From the North Slope to southeast Alaska, we once again bring you some “only in Alaska” stories — with a look at how communities have navigated change in creative ways starting with their children.
Some of the highlights of this Sunday’s show:
- Tenakee Springs School: KTVA’s Liz Raines and photographer Will Mader take you to this old Southeast logging community — which recently lost its school, because it fell below the 10 student minimum required to receive state funding. We learn how Tenakee has converted its school into a community learning center to assist families who are now home schooling their children.
- Ilisagvik College Recognition: A look at why Wallet Hub ranked the North Slope’s Ilisagvik College as one of the top community colleges in the nation.
- Inupiaq Bilingual Preschool: Words matter — at least they did in a recent election, in which people narrowly voted to change their community’s name from Barrow to Utqiaġvik. Their hope: to strengthen the Inupiaq language and culture. Photographer Will Mader and I spent a morning at a bilingual preschool, another such effort to keep the language alive, where children enthusiastically sing and speak Inupiaq every day.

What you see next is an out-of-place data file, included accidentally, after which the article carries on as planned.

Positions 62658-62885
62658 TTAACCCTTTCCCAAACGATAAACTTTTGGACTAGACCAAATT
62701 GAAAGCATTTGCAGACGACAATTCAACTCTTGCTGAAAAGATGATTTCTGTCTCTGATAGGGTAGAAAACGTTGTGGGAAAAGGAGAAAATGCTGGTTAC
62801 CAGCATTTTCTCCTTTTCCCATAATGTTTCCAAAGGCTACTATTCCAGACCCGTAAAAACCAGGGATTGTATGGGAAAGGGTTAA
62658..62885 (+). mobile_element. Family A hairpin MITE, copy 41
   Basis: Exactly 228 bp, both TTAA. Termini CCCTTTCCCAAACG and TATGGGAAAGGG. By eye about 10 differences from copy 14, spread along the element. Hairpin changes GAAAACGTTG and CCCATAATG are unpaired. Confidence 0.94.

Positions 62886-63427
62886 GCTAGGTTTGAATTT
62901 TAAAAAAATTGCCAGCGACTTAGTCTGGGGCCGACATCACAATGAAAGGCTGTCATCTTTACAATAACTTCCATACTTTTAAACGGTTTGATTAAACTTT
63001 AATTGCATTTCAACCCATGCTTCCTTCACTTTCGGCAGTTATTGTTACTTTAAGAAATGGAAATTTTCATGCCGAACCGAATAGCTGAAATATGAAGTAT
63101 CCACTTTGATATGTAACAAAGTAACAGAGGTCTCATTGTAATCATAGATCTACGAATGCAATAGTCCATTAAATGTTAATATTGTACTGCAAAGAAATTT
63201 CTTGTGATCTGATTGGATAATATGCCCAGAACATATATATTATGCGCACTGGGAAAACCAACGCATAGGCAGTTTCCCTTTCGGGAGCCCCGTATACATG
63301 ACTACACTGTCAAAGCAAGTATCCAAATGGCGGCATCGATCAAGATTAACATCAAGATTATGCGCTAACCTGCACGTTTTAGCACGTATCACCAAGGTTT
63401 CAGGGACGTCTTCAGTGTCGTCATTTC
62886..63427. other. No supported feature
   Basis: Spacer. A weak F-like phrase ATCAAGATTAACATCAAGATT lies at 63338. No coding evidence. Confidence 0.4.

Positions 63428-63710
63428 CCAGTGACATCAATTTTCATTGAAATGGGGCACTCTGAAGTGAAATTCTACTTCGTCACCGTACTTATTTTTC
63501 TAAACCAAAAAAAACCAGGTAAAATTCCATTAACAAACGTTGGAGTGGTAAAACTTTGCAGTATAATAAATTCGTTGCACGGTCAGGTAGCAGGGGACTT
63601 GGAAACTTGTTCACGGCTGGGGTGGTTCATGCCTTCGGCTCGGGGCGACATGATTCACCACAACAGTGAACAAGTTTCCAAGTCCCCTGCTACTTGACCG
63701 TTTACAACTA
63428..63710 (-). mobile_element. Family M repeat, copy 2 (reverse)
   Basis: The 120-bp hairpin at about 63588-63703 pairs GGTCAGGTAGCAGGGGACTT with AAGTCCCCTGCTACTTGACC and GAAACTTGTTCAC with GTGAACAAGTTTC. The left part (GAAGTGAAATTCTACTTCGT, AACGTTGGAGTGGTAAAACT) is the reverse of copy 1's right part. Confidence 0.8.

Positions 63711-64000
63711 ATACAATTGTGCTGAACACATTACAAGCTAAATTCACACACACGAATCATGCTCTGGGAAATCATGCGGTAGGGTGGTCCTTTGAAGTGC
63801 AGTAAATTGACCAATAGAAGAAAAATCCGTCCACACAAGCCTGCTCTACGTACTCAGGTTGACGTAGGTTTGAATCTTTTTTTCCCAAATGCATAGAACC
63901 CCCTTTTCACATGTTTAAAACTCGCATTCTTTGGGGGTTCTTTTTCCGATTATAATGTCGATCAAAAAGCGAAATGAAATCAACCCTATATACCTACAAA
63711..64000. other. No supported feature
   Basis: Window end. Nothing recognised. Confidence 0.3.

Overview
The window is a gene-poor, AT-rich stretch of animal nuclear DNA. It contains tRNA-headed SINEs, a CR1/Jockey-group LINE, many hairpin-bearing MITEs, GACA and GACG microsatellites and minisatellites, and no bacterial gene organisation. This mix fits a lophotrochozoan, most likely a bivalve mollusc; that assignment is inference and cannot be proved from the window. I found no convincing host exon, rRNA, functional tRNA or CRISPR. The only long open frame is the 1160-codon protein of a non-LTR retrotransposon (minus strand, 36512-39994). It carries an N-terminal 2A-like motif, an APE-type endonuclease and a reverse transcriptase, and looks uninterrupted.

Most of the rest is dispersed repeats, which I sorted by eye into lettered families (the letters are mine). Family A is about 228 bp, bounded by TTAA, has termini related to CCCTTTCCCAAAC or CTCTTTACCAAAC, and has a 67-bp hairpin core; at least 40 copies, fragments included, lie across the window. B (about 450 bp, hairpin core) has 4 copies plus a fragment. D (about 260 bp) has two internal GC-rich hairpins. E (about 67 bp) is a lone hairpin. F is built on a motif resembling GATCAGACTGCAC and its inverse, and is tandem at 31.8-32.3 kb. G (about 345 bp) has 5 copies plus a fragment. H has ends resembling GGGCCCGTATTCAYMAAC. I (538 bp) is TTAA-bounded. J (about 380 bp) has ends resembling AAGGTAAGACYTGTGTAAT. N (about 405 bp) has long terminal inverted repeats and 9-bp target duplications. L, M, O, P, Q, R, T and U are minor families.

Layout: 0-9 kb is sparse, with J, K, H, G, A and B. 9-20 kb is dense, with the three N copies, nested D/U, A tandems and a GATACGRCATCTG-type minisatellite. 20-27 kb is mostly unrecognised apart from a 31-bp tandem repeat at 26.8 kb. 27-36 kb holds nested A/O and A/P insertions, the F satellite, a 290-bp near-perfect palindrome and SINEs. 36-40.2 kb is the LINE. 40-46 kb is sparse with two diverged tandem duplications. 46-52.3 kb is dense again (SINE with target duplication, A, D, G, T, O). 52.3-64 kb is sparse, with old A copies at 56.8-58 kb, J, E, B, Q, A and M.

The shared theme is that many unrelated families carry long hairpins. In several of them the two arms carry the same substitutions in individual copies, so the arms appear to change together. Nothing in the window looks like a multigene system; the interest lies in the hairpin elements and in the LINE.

- Featured guests: Evon Peter and Lance Twitchell, two longtime leaders in the indigenous education movement. Peter is vice chancellor for rural community and Native education at the University of Alaska Fairbanks. Twitchell is a Native language professor at the University of Alaska’s Southeast campus in Juneau. Both led the charge at this year’s Alaska Federation of Natives convention to “indigenize” education in Rural Alaska.
It’s exciting to bring you distinctly Alaska conversations and get to the heart of who we are.
We face challenges unique to our history, geography and diverse cultures — our state’s modern frontier, especially when it comes to helping our children navigate and succeed in unchartered territory.
It’s fascinating to look at the problems and some of the homegrown solutions — fodder for future discussions.